“I apologize for what I said, and did to your little roof. I realize I don't know you or why you're out here. It wasn't very nice of me, and I hope you can forgive me.”

His voice has changed to soft and gentle, the stern tone gone.

I stare at the man’s outline; the lights from the street shining on him and the one he holds block his face from me.

I can tell he's big—his shoulders are huge, how thick his arm is.

“I'm Axel. What's your name, little one.”

I hear his feet shuffle against the ground like he's inching closer.

The wall hurts my bony body, but I have to protect myself somehow. My chest is starting to hurt again.

Everything is too much today, the sound still blasting—and now the man in front of me wants to scare me away from my home.

My breathing breaks and gets heavier, my eyes overflow with tears.

I realize I'm shaking again, like the first night the music appeared. I still don't understand why this happens. I know I'm scared, but enough to cry and shake like this?

The man, Axel, has me trapped. I can't do anything except place my hands over my ears, close my eyes to trick myself that everything is gone.

It doesn't work—the rumble of the music through the wall comes even through my hands, and I can feel his presence.

“Shit, calm down, boy. You're okay, I won't hurt you. Deep breaths, take deep breaths.”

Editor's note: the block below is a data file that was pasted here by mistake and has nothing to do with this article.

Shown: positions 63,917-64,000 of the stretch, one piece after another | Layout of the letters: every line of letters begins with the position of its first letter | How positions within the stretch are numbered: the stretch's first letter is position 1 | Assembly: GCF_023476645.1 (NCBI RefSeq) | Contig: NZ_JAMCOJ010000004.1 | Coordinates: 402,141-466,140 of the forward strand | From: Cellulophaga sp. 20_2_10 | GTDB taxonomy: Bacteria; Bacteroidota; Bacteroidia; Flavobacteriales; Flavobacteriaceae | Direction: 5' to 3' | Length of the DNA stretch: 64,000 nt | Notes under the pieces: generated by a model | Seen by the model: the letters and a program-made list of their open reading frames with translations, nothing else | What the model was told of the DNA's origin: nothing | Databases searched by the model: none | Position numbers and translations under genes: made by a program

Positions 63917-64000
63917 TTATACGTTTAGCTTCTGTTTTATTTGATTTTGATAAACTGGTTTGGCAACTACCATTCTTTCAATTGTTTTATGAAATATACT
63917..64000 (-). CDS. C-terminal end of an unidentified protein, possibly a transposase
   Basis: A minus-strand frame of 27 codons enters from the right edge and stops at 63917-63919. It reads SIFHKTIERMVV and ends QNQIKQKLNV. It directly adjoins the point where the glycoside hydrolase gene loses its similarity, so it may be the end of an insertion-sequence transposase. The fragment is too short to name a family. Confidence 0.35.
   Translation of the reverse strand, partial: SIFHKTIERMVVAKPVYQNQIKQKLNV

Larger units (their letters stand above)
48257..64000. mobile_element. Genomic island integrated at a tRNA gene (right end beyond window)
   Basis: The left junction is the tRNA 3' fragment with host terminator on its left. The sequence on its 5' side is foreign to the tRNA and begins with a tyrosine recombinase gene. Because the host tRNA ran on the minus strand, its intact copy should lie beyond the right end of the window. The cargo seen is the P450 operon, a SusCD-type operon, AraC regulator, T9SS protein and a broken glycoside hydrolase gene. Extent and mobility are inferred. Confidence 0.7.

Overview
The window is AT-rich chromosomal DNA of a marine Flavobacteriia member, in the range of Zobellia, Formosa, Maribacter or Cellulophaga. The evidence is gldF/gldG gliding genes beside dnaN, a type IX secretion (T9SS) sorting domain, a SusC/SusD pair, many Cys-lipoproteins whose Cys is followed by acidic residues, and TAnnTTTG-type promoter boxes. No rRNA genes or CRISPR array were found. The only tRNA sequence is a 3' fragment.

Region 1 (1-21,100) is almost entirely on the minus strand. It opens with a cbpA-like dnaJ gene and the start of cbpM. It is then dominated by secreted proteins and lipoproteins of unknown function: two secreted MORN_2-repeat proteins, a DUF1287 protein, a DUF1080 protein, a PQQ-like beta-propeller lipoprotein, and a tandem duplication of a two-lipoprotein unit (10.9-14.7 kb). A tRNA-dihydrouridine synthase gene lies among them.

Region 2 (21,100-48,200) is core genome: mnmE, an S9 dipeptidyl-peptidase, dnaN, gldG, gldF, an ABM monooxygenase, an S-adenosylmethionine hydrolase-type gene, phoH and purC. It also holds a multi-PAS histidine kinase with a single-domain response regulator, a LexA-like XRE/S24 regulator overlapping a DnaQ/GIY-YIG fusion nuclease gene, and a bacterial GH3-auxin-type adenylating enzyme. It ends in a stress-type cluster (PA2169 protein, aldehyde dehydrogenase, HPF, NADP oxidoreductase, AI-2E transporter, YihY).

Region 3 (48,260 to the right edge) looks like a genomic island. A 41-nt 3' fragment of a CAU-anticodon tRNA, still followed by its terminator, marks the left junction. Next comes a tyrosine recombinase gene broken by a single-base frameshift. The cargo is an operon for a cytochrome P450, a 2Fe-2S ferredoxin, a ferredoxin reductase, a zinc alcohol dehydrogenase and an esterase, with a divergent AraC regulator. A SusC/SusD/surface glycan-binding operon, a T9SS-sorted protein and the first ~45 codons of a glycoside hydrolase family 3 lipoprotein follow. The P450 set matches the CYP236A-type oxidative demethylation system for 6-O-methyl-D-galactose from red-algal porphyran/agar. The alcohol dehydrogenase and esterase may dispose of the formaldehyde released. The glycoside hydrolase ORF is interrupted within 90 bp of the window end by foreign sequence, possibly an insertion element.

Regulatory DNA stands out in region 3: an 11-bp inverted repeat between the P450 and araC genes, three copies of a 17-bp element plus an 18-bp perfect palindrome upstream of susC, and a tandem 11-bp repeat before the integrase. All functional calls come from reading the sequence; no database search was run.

I hear his breathing get heavier.

I don't know what he's doing, but he seems to know what's wrong with me, so I try to do as he said, breathing as deeply as I can.

It doesn't work instantly, like I want. The stranger is still breathing oddly and telling me to follow the breathing.

I don't trust it or think it'll work, but play along just in case it does. This happens again.

After forever my crying has stopped, the shaking isn't as bad, and my chest doesn't hurt.

The breathing did help. I'm going to remember it for the future if a situation like this comes around again. Which I hope it doesn't.

“There you go, breathe slowly for a few minutes, calm yourself down. Good, much better.”

The stranger keeps talking like that as I do what he says in hopes I'll get better and he'll leave.

As my body feels calmer, my eyes get heavy, and when I blink, I see two of everything.

I know enough that when that happens, I should sleep or eat something, but I can't do either as there's a man who wants to take my home and the nice man who gives me food wasn't at the restaurant tonight.

I assume such a strange night—an invader and another odd crying session—has been too much for me.

I'm not used to people, especially this close, and talking to me.

My body seems to want to sleep, and try as I might, it won't listen even as my eyes shut.